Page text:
If you don’t let your first coat dry completely, you will end up needing to put more coats of paint on. Your first coat will end up blending in with your second coat and you will still have wood peeking through.

I needed 3 coats of paint to get complete coverage.

5. Make Sure you Seal all Surfaces after you Finish Painting

Especially if you use chalk paint, you will need to seal all surfaces after you finish painting. Using wax or polyurethane is my favorite way to seal.

Tips for Creating DIY Doors

DIY door creation deserves a completely separate post, but because this post is about painting trim and doors, it needed to be included. Here are some tips and tricks for creating your DIY doors if you plan to create them while you are painting the rest of the trim in your house.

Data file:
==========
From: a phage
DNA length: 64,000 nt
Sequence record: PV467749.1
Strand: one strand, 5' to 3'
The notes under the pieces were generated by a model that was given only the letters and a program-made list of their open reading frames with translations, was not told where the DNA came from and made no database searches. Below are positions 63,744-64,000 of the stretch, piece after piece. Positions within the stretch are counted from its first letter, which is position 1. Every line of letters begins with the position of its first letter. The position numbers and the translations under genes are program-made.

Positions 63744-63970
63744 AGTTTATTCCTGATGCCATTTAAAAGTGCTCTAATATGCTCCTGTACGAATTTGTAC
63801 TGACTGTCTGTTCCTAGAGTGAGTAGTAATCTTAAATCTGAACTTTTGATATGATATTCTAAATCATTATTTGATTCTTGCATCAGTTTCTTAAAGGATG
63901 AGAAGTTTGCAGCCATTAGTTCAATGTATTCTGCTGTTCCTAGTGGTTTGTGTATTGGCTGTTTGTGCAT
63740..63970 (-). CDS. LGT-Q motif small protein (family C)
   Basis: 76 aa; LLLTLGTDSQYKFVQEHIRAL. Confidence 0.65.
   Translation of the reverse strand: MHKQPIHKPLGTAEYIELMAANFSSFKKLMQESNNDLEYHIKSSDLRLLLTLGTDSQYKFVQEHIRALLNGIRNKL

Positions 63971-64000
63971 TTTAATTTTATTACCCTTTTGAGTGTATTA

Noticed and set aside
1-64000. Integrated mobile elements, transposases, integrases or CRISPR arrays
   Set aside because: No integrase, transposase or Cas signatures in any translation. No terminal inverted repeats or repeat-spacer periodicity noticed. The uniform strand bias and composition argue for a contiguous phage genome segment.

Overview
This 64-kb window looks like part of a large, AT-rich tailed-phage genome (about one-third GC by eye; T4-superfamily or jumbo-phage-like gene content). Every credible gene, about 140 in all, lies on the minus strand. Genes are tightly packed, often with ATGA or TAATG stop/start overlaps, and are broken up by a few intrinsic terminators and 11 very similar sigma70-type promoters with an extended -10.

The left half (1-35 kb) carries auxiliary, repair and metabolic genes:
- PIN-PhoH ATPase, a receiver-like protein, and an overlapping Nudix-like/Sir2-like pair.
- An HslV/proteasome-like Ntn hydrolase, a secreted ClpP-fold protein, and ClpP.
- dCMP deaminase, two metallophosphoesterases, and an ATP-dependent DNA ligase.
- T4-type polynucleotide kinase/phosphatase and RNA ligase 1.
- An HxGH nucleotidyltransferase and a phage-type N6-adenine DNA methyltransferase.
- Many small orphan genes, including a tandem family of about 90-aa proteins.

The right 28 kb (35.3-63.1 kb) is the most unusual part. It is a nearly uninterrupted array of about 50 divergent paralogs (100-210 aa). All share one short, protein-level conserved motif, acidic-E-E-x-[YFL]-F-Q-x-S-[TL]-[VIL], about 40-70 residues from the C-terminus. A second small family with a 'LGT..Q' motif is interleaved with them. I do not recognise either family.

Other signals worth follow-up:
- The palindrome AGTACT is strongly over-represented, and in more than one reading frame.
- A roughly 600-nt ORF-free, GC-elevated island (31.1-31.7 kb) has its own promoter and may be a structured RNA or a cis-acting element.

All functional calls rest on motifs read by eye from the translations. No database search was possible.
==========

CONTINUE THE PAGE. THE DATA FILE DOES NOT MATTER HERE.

• Use both wood glue and staples or a nail gun to attach your wood to the door.
  • Fake brackets can be a fun way to add some style to a DIY door.
  • Be creative! There are many ways you can create a DIY door out of hollow core doors.
  • Using angled cuts (45 degrees) give your frames a bit more class. I have used both straight cuts and 45 degree angles, and in my opinion that angles just look better.
  • Be prepared to add many coats of paint to your doors. Doors take a beating and the more layers you can put on, the better.

Before and After Painting Trim and Doors

Painting your time and doors can make your whole house appear brighter and refreshed. It is an excellent way to update your home without spending a whole lot of money, and it also is a whole lot of fun!

painting trim and doors
painting trim and doors
Scroll to Top